A one-day beer tour of Denver, home of the microbrewery

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They say there are more microbreweries in Colorado than any other US state… or maybe it’s that there are more microbreweries per capita than any other US state. Have enough of these barley pops and the distinction seems trivial – suffice to say that there’s a helluva lot of brewin’ doin’!

Start at the Wynkoop Brewing Co. Wynkoop’s Rail Yard Ale is the city’s most celebrated red ale, and beer fans file into to this spacious brewpub to knock them back while tossing darts, shooting pool or taking in the breeze on the wide porch. The taps change with the season and the menu offers passable pub standards. Call ahead for Saturday brewery tours.

Make a right at Wynkoop St, left onto 19th and the Denver Chophouse & Brewery is in the historic Union Pacific Building across the street. The Chophouse Brewery has other sites in Boulder, Cleveland and Washington DC. Chophouse brews are mostly European in style – pilsner, ales and lagers – and there’s a good American pale ale.

Walk down 19th and swerve left at Blake St for the Falling Rock Tap House. There are – count ‘em – 75 beers on tap and the bottle list has almost 150. While Falling Rock is not itself a brewer, it does showcase the best, most boutique and craftiest craft beers in Colorado and beyond.

Continue up Blake St for the Breckenridge Blake St Pub, also known as the Breckenridge Ball Park Brewpub. Breckenridge’s portfolio of beers is long and includes an unusual vanilla porter. The Trademark American pale ale is the signature brew and probably a good place to start.

Stagger a few blocks down 22nd to Arapahoe St and the Great Divide Brewing Co. This excellent local brewery does well to skip the same-old burger menu and fancy digs, keeping their focus on what they do best – crafting exquisite beer. Bellying up to the bar, looking onto the copper kettles and sipping Great Divide’s spectrum of seasonal brews is an experience that will make every beer drinker’s eyes alight.

Rock Bottom Restaurant & Brewery is back down in the 16th St Mall area – walk down Arapahoe St, turn left at 16th and slither a block toward the corner of Curtis. The gleaming sheen of stainless-steel brew kettles is dazzling as you enter this chain brewpub. It’s outgrown 'micro' status, and is not as niche as the smaller craft brewers in the region, but the award-winning Red Rock Red is worth stopping in for.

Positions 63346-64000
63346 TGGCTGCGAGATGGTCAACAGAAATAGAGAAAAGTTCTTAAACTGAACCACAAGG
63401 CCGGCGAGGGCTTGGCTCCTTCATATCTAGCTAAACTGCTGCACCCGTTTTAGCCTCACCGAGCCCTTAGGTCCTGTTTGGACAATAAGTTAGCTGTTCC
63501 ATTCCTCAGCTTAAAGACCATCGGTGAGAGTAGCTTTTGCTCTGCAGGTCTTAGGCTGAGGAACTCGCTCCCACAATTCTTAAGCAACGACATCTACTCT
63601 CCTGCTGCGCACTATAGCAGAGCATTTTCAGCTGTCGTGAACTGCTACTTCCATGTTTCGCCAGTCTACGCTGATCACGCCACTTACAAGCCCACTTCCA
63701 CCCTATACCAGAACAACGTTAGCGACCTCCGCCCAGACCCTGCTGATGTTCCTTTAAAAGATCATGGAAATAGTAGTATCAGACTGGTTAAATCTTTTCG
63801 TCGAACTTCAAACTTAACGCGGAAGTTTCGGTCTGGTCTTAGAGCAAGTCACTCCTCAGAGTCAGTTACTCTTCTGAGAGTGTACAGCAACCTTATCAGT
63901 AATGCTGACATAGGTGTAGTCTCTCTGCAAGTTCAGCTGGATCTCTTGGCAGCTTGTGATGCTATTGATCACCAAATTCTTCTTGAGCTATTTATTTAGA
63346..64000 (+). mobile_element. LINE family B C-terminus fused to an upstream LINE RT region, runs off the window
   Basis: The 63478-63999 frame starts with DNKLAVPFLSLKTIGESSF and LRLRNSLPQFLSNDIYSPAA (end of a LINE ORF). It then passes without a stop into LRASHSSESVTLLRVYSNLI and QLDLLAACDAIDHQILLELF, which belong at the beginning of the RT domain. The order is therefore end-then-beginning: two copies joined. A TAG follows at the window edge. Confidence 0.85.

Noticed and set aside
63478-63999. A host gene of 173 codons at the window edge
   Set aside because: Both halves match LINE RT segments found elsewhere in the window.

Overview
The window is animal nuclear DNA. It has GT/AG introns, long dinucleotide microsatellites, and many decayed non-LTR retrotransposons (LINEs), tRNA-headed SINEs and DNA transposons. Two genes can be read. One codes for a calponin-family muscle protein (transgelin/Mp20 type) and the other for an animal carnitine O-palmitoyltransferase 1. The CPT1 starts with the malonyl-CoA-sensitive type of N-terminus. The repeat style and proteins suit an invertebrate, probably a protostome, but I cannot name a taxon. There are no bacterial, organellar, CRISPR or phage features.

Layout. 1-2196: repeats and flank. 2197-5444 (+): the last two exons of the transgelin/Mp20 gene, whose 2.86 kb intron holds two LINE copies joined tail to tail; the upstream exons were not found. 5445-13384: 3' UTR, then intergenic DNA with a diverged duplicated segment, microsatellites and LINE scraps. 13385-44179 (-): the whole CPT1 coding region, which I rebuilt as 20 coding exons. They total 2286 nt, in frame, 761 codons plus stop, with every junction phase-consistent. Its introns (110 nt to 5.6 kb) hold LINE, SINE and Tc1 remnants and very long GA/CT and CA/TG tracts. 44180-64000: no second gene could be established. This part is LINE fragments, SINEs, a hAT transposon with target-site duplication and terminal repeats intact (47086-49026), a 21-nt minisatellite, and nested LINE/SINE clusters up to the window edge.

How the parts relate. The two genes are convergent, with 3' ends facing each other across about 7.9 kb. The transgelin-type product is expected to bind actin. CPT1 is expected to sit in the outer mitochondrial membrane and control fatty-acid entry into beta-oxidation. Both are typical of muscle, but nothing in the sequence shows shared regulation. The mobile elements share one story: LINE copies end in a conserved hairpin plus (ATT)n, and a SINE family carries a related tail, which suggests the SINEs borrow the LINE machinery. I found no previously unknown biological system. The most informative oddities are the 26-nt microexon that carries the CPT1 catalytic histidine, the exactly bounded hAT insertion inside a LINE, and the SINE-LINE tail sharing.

Drag yourself down 16th, take a soft right on Broadway, then left on East Colfax. The brothers of Uptown Brothers Brewery were just getting their brewing operation off the ground when we dropped in, but looking at their selection of taps, vats, kegs and bottles we’re keen to come back and sample their brews.

By now you’ll be needing a lil’ nip. Hail a cab (it’s too far and you’re likely already a danger to yourself) and ask for Stranahans distillery. Stranahans Colorado Whiskey produces only a dozen barrels of whiskey at this family distillery each week. And they’re damn good. Using water from the Rockies, Colorado barley and white oak barrels, it’s a rare taste of quality over quantity. Short tours of their facility are available, though limited space means its best to sign up online.

Further south in Denver is the Del Norte Brewing Co which makes a range of lightly hopped Mexican-style beers as well as the stunning 7.8% Luminaria Bock. All have won awards. You can buy direct from the sales room on Friday afternoons only.

If you’re in Denver in early September get along to the Great American Beer Festival. This hugely popular event sells out in advance. More than 500 breweries are represented, from the big players to the home-brew enthusiasts.

If you’re keen to try more, the Colorado Brewers Guild maintains a website listing many of the state's affiliated microbreweries at www.coloradobeer.org.